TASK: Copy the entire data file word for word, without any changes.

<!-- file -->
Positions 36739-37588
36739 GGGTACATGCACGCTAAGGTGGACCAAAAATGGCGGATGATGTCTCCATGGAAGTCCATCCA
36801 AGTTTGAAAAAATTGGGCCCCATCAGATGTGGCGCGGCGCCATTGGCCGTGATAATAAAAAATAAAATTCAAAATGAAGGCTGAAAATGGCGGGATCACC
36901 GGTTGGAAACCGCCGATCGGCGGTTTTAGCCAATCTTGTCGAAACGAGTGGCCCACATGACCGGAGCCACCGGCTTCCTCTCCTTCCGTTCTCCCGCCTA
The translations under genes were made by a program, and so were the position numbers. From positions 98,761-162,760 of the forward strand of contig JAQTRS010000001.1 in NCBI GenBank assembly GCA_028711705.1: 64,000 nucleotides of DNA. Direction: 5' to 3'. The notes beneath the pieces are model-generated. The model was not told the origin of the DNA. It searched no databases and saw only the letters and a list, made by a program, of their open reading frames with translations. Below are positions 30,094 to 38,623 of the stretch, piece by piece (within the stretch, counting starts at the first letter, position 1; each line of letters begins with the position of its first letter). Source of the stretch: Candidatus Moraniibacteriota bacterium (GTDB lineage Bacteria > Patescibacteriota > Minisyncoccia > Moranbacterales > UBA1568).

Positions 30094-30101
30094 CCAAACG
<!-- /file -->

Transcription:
Positions 36739-37588
36739 GGGTACATGCACGCTAAGGTGGACCAAAAATGGCGGATGATGTCTCCATGGAAGTCCATCCA
36801 AGTTTGAAAAAATTGGGCCCCATCAGATGTGGCGCGGCGCCATTGGCCGTGATAATAAAAAATAAAATTCAAAATGAAGGCTGAAAATGGCGGGATCACC
36901 GGTTGGAAACCGCCGATCGGCGGTTTTAGCCAATCTTGTCGAAACGAGTGGCCCACATGACCGGAGCCACCGGCTTCCTCTCCTTCCGTTCTCCCGCCTA
The translations under genes were made by a program, and so were the position numbers. From positions 98,761-162,760 of the forward strand of contig JAQTRS010000001.1 in NCBI GenBank assembly GCA_028711705.1: 64,000 nucleotides of DNA. Direction: 5' to 3'. The notes beneath the pieces are model-generated. The model was not told the origin of the DNA. It searched no databases and saw only the letters and a list, made by a program, of their open reading frames with translations. Below are positions 30,094 to 38,623 of the stretch, piece by piece (within the stretch, counting starts at the first letter, position 1; each line of letters begins with the position of its first letter). Source of the stretch: Candidatus Moraniibacteriota bacterium (GTDB lineage Bacteria > Patescibacteriota > Minisyncoccia > Moranbacterales > UBA1568).

Positions 30094-30101
30094 CCAAACG